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Center for Biological Diversity v. U.S. Army Corps of Engineers

United States District Court, M.D. Florida, Tampa Division

December 14, 2017

CENTER FOR BIOLOGICAL DIVERSITY, et al., Plaintiffs,
v.
U.S. ARMY CORPS OF ENGINEERS, et al., Defendants.

          ORDER

          STEVEN D. MERRYDAY UNITED STATES DISTRICT JUDGE

         In 2010, a predecessor of Mosaic Fertilizer applied to the Army Corps of Engineers for a Clean Water Act (CWA) permit and proposed to mine phosphatic rock on several thousand acres in Hardee County. Six years later, the Corps issued a permit for the mine, which the parties call the “South Pasture Extension” (SPE) mine. Suing (Doc. 1) under the National Environmental Policy Act (NEPA), the Endangered Species Act (ESA), the CWA, and the Administrative Procedure Act (APA), and claiming that the Corps acted arbitrarily and capriciously, the plaintiffs request the invalidation of the SPE permit. The plaintiffs move (Doc. 61) for summary judgment and assert a dozen arguments for invalidating the permit. Also, Mosaic and the federal-government defendants move (Docs. 73 and 74) for summary judgment and argue that the permitting process comports with the applicable law.[1]

         STANDARD OF REVIEW

         Exceedingly deferential to an agency's decision, the judiciary invalidates a decision only if the agency acted arbitrarily and capriciously. Fund for Animals, Inc. v. Rice, 85 F.3d 535, 541-42 (11th Cir. 1996) (applying 5 U.S.C. § 706). An agency acts arbitrarily and capriciously, for example, if the agency relies on an impermissible factor, if the agency fails to consider an important aspect of an issue, if the administrative record belies the agency's explanation for a decision, or if the agency's explanation for a decision “is so implausible that [the decision] could not be ascribed to a difference in view or [] agency expertise.” Motor Vehicle Mfrs. Ass'n of U.S., Inc. v. State Farm Mut. Auto. Ins. Co., 463 U.S. 29, 43-44 (1983). The Eleventh Circuit describes Section 706 of the APA as subjecting an agency's decision to a “rationality” review. Miccosukee Tribe of Indians of Florida v. United States, 566 F.3d 1257, 1264 (11th Cir. 2009) (citing Sierra Club v. Van Antwerp, 526 F.3d 1353, 1359-60 (11th Cir. 2009)).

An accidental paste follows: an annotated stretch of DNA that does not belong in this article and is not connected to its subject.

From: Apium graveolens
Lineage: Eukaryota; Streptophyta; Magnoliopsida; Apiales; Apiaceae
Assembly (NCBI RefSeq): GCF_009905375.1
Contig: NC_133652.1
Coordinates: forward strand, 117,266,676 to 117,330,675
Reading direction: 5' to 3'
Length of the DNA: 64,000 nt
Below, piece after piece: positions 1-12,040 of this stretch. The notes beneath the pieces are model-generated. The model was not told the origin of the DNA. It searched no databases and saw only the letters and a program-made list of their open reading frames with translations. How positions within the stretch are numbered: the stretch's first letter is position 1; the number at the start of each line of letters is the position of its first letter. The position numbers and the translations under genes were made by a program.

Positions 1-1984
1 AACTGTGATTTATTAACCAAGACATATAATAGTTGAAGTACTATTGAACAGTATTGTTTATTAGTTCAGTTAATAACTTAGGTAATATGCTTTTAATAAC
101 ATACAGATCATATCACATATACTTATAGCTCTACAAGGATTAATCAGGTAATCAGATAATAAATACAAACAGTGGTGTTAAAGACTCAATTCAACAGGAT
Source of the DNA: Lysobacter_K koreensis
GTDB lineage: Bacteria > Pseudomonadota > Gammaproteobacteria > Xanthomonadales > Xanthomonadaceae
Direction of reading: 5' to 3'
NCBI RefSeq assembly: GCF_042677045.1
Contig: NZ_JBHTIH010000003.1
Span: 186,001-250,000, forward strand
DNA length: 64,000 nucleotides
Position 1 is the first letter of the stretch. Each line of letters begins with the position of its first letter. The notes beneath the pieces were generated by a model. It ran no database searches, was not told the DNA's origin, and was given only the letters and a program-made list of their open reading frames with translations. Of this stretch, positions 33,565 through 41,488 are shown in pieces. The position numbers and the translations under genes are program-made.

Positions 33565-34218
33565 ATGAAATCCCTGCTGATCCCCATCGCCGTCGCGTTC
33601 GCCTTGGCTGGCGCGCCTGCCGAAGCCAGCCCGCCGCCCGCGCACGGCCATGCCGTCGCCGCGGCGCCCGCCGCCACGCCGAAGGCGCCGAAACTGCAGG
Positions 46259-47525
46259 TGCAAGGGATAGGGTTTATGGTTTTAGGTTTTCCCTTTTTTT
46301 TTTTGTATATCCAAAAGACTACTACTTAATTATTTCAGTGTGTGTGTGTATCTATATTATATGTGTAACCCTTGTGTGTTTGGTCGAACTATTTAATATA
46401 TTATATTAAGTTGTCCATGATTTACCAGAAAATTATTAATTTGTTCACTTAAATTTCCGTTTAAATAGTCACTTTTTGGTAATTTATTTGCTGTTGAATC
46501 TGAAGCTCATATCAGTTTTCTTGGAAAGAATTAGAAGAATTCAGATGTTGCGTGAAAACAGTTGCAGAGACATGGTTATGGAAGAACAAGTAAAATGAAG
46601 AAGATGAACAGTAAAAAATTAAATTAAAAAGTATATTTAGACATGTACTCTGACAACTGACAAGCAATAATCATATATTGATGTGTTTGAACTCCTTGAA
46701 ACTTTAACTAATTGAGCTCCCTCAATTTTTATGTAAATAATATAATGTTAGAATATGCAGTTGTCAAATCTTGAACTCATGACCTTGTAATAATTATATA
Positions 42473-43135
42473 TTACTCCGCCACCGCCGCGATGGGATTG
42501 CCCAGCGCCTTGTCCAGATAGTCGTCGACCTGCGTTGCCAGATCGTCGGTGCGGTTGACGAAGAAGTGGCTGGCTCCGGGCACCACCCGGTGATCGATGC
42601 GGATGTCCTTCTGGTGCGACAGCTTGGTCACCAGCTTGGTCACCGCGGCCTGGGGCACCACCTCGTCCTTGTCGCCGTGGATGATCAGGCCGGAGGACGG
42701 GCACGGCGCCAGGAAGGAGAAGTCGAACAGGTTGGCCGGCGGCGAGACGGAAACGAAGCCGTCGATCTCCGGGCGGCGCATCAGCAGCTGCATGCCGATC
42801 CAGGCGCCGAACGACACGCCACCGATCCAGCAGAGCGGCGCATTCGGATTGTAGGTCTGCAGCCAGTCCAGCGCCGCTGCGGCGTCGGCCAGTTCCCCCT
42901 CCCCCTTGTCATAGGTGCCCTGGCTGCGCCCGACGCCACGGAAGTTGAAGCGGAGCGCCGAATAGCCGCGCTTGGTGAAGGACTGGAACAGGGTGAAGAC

DISCUSSION

         1. Motion to supplement the administrative record

         The plaintiffs move (Doc. 62) to append to the administrative record a series of e-mails (Doc. 62-5) between Hardee County resident Brooks Armstrong and an employee of the Corps. In the e-mails, Armstrong never mentions by name the proposed SPE mine but expresses several concerns about phosphate mining and the fertilizer industry. The plaintiffs argue for the inclusion of the e-mails in the administrative record “because it appears the agency relied on, or should have relied on, ” the e-mails. (Doc. 62 at 8)

         Section 706 of the APA requires a district court to review the administrative record. Preserve Endangered Areas of Cobb's History, Inc. v. U.S. Army Corps of Eng'rs, 87 F.3d 1242, 1246 (11th Cir. 1996) (“The focal point for judicial review of an administrative agency's action should be the administrative record.”). Because an agency uniquely knows the content of the record the agency considered in deciding an issue, the judiciary defers to an agency's certification of the administrative record and permits supplementing the administrative record only if the plaintiff initially shows “strong [evidence] of bad faith or improper behavior” in the agency's production of the administrative record. Alabama-Tombigbee Rivers Coal. v. Kempthorne, 477 F.3d 1250, 1262 (11th Cir. 2007) (citing Citizens to Preserve Overton Park, Inc. v. Volpe, 401 U.S. 402, 420 (1971)).[2]